Why Wine is Expensive
I didn’t come from a wine-drinking family. My mom only recently started to keep wine around–a bottle of Moscato from Aldi. She was as equally horrified at the taste of my Italian Falanginha as I was of the $3 price tag for her juice of choice. This isn’t a blow to Moscato-drinkers. But while high-priced wine isn’t necessarily better than a $20 bottle, bottles that cost under $5 retail are most certainly filled with bad grapes and preservatives (sorry, mom). Before you convince yourself that you’re getting a bargain, let’s dig into why wine is so expensive.
Expensive Real Estate
Often the best land for making wine comes with an expensive price tag. People have figured out that Bordeaux, Burgundy, and Napa Valley are positioned perfectly to make world-class wine, so even before farmers plant grapes, they’re shelling out to invest in the land itself (read more about terroir). I don’t think that good wine only comes from expensive regions, but very cheap wine will come from high-yielding crops like California’s Central Valley. If the grape’s life is too easy, you can expect more vegetation and watered-down fruit from overproduction.
The Sacrifice of Low Yields
Quality-minded producers will train the vines in such a way where they limit the amount of fruit produced. This causes the vines to put more energy into the remaining fruit, creating more complexity and structure. To make a $3/bottle, they have to mass-produce grapes. To make vines grow and produce as much as possible, it’s typical that the vineyard manager will use pesticides and chemical fertilizer. Farmers with lower yields aren’t always conscientious of additives, but it’s much more common. They have to manage their vines with minimal intervention, which takes a lot more time & care.
The Cost of Wine Labor
Quality vines take more care from start to finish. Humans have to go through and prune, cut and select the best grapes. Humans have to make fast decisions when bad weather hits. Humans choose the perfect time to pick and then often go through a team to hand-harvest for the perfect grapes. Machines are cheap, but they don’t have any discernment. The more personal care the grapes get, the more likely you’ll find great wine.
Oak & Aging
New oak is around $1200/barrel. For wineries that age each vintage of wine in new oak for two years, they have to pay for all those barrels and the added space to store the wine. Even holding back your product before release is an expensive endeavor, yet a common one for popular red wines like Cabernet Sauvignon and Pinot Noir. It’s worth the pain to add complexity, soften the tannin, and increase longevity. Oak doesn’t make all wine better, but cheap wine will undoubtedly miss this added finesse.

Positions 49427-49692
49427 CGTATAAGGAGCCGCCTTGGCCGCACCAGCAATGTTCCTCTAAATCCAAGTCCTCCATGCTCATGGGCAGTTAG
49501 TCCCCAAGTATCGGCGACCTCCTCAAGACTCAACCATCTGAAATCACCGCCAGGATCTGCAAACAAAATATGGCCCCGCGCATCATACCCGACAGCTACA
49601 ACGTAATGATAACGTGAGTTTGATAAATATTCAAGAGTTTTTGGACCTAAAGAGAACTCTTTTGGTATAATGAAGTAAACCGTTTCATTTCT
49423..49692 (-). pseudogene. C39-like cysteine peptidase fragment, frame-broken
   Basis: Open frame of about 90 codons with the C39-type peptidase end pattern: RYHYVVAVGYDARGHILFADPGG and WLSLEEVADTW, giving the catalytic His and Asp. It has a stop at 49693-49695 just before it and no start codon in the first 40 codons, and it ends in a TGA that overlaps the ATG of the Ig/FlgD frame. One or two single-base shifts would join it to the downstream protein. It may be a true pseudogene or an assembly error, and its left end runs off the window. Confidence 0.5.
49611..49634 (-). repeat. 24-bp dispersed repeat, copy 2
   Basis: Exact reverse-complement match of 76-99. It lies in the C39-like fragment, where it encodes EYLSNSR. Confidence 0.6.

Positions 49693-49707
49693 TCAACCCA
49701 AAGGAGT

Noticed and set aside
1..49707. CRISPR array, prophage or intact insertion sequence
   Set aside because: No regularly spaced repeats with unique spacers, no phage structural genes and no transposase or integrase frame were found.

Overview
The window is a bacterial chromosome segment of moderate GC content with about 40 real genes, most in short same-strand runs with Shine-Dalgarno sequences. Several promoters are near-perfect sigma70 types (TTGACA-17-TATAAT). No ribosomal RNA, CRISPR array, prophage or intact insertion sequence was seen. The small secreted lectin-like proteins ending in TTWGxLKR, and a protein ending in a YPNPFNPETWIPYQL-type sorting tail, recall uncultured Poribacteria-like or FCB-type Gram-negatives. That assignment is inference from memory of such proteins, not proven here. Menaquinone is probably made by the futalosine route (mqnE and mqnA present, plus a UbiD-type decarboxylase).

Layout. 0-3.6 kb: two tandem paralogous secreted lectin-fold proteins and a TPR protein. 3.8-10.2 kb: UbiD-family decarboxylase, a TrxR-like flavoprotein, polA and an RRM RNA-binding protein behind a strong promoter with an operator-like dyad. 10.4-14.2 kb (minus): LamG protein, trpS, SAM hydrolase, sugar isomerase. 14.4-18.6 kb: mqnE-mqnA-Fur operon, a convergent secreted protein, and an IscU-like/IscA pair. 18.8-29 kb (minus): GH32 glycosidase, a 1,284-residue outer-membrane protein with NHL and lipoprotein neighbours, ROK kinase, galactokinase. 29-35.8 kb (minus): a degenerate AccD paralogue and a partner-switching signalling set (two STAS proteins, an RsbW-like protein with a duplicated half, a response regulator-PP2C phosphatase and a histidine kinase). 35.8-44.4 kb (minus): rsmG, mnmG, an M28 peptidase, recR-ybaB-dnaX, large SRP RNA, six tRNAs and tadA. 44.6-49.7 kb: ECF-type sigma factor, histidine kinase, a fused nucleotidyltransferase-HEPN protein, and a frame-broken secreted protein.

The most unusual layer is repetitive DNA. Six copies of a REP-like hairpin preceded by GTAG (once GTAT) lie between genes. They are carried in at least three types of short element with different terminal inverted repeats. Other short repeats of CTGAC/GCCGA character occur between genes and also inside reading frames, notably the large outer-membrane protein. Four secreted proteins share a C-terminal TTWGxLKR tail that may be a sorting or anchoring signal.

Pricey Marketing & Packaging
I want to clarify off the bat that expensive bottles don’t mean better wine. But suppose a winery owner paid for great land, a costly grape like Cabernet Sauvignon, and the labor it takes to make delicious wine. In that case, they’re definitely going to indicate the premium quality with a heavier bottle and a beautiful label. Before you snuff at paying for the bottle itself, consider your own bias. Most people assume a lighter bottle to be cheaper.
The Added Cost of the Wine Distribution Chain
The average winery makes a relatively small margin on their wine. To get from a winery in Italy to your wine shop in California, the wine is picked up by an importer, shipped in temperature-controlled containers across the world, sent to a distributor’s warehouse, purchased by the wine shop owner, then picked up by you. Every “middleman” is going to take their cut. The average markup for a retailer is 2x the wholesale price, or 3x for restaurant wine lists.
Why the Cost of Wine Matters
When you buy a $3 bottle of wine, imagine how much budget remains for the wine itself after packaging and distribution. It was produced with cost-cutting methods like fertilizers to maximize yields, then likely pumped with sulfites and preservatives to cover up flawed winemaking. You can find decent wine for under $10, but $10-15/bottle is when there becomes a shift, and you start to pay more for the wine and less for the other stuff (i.e., higher quality).
…But Expensive Wine Isn’t Always Better
The $15 benchmark is a good place to start. To avoid getting fooled by marketing, there are a few hacks for drinking good wine:
- Please rely on the wine buyer (they want to help). They did the research and (hopefully) stand behind the products.
- Know what you like. You may not enjoy a $40 bottle simply because it’s not your taste. Learn a little vocab to describe your palate.
- Look at the “Bottled at __” on the label. Some digital wine clubs buy wine in bulk from around the world, ship it to their winery in California, and produce everything there. They might charge $15, but if they bottle a French wine in Napa, expect garbage 99% of the time.